98 F3d 1333 In Re United States

98 F.3d 1333

IN RE UNITED STATES of America, Petitioner.
UNITED STATES of America, Appellant,
Dwayne OWENS, et al., Defendants, Appellees.

Nos. 96-1843, 96-1866.

United States Court of Appeals, First Circuit.

Oct. 4, 1996.

NOTICE: First Circuit Local Rule 36.2(b)6 states unpublished opinions may be cited only in related cases.

Donald K. Stern, United States Attorney, Andrea N. Ward, Gary S. Katzmann, Jeffrey A. Locke and Allison D. Burroughs, Assistant United States Attorneys, on brief for appellant and petitioner.

Miriam Conrad on brief for appellee Dwayne Owens.

John M. Moscardelli on brief for appellee Keillen Smith.

John Salsberg on brief for appellee Johnny Stephens. Michael Liston on brief for appellee Coleman Essex. Michael C. Bourbeau on brief for appellee Fernando Owens. Bernard Grossberg on brief for appellee Robert Owens. James J. Coviello on brief for appellee Gordon Lowe. Michael C. Andrews on brief for appellee Wayne Meadows.

Before Torruella, Chief Judge, Selya and Stahl, Circuit Judges.


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Even assuming, without deciding, that we have jurisdiction to consider this interlocutory appeal, see 18 U.S.C. § 3731; United States v. Kane, 646 F.2d 4, 8 (1st Cir.1981), we would not reverse the district court's refusal to review the government's ex parte memorandum. Such a decision is committed to the discretion of the district court. See Fed.R.Crim.P. 16(d)(1); see also United States v. Levasseur, 826 F.2d 158, 159 (1st Cir.1987); see generally United States v. Napue, 834 F.2d 1311, 1317-19 (7th Cir.1987).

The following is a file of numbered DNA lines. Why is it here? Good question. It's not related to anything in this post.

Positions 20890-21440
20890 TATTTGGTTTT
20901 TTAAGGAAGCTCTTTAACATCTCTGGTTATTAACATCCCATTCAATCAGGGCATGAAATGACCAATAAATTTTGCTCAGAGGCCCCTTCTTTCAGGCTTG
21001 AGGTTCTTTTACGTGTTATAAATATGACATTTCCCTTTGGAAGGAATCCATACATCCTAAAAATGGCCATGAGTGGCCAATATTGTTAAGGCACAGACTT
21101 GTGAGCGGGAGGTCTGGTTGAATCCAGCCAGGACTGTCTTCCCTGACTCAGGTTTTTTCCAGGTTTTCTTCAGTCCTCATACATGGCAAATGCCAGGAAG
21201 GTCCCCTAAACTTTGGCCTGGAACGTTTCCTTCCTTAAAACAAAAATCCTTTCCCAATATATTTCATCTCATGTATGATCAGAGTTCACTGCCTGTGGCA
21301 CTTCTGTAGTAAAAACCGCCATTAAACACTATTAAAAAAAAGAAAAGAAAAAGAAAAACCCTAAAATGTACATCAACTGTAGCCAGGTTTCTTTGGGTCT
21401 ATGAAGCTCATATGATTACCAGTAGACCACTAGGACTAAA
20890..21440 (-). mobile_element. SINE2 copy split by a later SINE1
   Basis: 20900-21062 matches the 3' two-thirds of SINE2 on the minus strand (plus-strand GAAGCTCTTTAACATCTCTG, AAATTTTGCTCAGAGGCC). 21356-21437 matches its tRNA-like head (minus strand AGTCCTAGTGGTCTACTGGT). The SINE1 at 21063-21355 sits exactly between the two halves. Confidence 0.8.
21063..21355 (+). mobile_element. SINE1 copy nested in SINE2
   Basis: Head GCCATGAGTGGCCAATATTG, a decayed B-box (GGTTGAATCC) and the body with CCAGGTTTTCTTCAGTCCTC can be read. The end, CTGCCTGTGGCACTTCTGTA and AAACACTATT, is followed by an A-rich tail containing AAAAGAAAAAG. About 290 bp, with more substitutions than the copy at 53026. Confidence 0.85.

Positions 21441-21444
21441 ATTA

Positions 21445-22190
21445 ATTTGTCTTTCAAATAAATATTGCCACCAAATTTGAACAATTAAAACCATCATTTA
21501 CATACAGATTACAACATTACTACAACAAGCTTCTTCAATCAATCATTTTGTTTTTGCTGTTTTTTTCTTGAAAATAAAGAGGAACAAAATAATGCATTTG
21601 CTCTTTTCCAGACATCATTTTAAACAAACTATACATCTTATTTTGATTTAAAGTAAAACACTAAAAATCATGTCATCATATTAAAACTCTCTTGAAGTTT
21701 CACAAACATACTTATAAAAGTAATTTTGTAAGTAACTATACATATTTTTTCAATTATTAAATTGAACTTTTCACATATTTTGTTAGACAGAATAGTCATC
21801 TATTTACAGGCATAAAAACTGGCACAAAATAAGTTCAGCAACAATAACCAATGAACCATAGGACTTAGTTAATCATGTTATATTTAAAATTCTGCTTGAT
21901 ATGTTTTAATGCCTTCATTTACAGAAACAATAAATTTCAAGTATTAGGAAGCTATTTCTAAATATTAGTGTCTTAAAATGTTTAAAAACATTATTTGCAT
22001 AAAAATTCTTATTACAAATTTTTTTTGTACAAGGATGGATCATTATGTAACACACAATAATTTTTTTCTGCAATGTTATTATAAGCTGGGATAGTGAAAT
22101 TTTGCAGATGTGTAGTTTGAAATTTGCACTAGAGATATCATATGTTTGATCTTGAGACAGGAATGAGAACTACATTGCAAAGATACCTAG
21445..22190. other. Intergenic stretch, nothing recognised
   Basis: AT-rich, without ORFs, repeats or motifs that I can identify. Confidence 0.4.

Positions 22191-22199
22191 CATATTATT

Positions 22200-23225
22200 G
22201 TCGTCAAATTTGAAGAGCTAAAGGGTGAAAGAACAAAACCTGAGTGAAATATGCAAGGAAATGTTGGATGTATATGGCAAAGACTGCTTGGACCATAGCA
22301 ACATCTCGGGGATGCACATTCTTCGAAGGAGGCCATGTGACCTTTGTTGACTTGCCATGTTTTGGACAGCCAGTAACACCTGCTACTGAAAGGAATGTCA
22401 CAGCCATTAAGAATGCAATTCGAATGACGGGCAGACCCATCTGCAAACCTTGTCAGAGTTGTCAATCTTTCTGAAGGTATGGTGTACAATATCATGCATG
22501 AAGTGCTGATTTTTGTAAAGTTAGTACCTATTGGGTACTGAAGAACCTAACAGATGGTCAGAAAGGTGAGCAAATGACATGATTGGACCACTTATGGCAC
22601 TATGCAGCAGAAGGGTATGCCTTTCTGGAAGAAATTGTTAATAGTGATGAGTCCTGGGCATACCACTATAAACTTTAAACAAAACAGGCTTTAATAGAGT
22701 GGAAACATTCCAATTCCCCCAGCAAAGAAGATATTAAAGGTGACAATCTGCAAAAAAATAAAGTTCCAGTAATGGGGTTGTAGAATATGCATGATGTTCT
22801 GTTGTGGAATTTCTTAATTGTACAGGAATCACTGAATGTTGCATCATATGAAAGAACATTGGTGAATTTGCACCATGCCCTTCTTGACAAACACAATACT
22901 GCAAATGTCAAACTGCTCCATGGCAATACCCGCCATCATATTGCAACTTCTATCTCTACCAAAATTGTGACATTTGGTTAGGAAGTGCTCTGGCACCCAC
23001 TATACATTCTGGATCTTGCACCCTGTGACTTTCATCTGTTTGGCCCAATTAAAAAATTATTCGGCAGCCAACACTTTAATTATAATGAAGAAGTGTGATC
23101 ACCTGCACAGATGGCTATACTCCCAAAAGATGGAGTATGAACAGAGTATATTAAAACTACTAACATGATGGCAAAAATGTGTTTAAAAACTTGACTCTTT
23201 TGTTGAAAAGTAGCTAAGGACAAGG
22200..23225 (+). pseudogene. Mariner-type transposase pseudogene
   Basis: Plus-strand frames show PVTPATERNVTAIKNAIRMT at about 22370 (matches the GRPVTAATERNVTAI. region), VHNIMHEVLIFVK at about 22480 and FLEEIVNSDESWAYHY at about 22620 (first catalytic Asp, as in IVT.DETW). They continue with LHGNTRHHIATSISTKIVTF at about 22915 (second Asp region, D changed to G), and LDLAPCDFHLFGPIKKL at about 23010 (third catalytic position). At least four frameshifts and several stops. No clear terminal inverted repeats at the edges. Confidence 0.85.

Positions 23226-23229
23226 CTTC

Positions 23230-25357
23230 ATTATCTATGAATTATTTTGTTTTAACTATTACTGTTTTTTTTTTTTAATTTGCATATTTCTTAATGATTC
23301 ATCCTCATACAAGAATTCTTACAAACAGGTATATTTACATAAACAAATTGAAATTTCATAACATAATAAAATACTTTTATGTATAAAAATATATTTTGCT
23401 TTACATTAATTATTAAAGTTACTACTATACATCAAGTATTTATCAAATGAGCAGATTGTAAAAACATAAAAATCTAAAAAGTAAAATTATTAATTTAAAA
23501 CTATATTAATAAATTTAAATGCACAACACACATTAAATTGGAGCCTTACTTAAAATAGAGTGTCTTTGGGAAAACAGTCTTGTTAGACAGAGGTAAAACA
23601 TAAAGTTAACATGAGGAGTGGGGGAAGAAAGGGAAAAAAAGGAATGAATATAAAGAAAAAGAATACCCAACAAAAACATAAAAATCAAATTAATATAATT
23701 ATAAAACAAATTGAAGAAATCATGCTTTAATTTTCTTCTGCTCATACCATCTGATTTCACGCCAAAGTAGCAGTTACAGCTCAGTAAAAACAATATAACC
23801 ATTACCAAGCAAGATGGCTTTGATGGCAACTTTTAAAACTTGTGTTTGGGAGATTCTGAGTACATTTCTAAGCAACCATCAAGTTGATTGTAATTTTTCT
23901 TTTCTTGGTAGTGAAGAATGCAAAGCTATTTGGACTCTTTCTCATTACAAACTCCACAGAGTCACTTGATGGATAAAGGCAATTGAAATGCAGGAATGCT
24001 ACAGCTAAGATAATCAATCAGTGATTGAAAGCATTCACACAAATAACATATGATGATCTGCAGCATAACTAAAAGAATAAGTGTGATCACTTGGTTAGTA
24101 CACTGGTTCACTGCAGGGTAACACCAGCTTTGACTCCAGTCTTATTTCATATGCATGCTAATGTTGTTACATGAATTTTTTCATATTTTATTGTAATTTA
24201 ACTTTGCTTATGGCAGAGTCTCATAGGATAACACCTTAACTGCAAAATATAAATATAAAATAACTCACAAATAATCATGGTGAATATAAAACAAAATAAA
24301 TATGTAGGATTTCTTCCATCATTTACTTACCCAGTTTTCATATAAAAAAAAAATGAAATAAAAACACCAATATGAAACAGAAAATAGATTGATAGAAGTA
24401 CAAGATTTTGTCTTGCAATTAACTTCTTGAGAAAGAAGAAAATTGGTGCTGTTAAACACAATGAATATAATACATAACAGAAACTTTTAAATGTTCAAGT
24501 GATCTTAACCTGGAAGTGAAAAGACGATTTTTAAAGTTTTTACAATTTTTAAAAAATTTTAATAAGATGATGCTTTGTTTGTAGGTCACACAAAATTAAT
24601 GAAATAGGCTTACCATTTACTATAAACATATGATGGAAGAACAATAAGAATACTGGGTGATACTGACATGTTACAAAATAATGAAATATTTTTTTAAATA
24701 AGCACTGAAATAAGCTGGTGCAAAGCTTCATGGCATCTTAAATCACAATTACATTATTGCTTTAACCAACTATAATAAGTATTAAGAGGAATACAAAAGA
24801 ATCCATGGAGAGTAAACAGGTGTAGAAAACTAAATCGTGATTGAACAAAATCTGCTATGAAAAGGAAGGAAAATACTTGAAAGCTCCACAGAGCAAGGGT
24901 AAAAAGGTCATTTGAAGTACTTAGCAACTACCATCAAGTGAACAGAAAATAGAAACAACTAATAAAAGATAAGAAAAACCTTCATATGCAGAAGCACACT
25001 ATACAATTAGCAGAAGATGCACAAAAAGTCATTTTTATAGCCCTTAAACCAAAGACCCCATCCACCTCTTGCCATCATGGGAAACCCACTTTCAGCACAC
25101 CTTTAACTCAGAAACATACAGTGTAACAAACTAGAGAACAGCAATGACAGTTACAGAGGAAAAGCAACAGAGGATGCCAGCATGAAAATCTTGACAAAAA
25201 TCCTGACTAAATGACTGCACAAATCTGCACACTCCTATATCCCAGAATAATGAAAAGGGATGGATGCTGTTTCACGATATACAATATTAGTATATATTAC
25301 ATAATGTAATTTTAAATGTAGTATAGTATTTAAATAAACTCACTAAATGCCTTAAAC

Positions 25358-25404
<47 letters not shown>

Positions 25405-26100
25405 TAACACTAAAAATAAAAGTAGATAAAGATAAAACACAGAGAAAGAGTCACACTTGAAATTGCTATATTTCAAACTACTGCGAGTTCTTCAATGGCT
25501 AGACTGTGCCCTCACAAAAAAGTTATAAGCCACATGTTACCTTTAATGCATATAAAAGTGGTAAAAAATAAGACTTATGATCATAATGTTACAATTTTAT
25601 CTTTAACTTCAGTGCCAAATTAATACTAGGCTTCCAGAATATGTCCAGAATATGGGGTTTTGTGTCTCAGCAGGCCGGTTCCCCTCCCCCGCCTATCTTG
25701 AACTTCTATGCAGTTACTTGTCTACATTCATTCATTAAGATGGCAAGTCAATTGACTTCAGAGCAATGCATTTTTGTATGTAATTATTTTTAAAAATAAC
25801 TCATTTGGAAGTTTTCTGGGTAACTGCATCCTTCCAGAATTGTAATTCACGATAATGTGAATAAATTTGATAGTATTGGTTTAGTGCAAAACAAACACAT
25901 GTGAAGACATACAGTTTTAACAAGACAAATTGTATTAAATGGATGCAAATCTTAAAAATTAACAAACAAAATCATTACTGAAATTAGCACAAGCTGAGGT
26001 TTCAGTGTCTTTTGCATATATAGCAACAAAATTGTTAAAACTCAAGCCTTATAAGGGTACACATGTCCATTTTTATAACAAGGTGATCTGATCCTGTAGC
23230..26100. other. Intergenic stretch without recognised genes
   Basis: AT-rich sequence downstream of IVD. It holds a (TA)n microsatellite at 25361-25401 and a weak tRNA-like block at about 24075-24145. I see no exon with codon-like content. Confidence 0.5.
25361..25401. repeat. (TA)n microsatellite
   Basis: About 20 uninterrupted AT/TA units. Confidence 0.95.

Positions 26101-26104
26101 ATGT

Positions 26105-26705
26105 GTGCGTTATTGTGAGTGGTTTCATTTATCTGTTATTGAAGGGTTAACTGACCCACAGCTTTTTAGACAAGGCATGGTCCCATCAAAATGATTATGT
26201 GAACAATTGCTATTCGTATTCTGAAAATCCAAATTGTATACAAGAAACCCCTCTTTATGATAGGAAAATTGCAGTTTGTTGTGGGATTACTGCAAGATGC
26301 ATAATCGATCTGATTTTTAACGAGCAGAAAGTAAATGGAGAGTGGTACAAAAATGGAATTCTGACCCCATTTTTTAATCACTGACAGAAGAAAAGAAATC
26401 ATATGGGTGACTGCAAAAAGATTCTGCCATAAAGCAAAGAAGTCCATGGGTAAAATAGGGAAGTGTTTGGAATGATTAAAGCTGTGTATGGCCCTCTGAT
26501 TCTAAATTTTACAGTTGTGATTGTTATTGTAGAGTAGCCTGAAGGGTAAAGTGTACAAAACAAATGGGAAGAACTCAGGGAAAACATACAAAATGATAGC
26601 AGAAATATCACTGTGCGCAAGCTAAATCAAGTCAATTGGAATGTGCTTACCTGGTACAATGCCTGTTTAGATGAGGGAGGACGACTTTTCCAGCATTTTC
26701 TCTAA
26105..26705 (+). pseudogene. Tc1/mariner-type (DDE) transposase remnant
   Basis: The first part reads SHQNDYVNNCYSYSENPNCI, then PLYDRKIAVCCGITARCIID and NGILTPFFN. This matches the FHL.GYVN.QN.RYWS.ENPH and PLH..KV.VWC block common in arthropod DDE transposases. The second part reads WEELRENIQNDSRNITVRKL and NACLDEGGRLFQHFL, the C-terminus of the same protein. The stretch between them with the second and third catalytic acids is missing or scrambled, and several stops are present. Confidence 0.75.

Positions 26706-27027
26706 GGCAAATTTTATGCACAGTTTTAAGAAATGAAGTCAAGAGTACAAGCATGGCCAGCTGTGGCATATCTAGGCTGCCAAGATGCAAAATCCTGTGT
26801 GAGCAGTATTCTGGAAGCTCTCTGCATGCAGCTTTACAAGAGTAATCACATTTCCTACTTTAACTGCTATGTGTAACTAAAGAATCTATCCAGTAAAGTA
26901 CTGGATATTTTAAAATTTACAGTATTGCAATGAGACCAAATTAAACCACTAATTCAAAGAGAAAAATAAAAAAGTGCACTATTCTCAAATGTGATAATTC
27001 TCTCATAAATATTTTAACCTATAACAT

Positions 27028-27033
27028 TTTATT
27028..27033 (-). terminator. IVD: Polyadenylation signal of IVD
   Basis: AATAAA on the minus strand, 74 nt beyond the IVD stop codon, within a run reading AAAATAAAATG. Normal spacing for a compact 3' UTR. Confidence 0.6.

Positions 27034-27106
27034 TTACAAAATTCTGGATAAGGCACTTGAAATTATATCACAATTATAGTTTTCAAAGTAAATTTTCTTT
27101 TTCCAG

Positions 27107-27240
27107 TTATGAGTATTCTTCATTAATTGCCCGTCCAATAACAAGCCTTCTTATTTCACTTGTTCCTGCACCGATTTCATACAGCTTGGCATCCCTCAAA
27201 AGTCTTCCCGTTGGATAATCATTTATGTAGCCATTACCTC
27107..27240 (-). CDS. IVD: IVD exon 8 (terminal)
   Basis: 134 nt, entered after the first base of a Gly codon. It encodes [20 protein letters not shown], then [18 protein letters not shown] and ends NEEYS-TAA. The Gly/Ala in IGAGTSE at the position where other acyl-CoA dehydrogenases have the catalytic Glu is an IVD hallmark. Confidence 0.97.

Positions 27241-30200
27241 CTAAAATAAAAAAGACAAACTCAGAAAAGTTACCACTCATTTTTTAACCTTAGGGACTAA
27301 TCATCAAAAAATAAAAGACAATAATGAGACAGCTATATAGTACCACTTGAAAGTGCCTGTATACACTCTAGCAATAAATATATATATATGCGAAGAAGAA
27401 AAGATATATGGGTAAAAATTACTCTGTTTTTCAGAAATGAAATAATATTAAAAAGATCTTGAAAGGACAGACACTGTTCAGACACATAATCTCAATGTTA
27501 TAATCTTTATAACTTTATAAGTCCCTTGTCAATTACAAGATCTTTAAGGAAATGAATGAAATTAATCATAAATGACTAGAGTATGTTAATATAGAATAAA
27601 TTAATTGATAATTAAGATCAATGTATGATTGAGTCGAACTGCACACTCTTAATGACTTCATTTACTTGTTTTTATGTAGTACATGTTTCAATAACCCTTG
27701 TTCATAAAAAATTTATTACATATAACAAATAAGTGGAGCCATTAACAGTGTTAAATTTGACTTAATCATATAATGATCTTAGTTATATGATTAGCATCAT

The record does not support the government's assertions that the district court misunderstood its authority in that regard or nullified Rule 16(d)(1). To the contrary, read as a whole, the July 30 transcript indicates that the district court was aware of its discretion, but not persuaded to exercise it in the government's favor, and did not see the need in this particular case to review the ex parte memorandum. Although the district court made some rather broad comments about refusing ex parte materials in general, it also gave the government a chance to describe the type of information contained in the memorandum and weighed the value of that type of information against the risk of prejudice to the defendants, all in the context of addressing the government's witness-safety concerns.


Further, in these circumstances, mandamus relief is not warranted. See Doughty v. Underwriters at Lloyd's, London, 6 F.3d 856, 865 (1st Cir.1993); Kane, 646 F.2d at 9.


The order is affirmed, and the petition for mandamus is dismissed. The limited stay granted by this court is lifted. See 1st Cir. Loc. R. 27.1.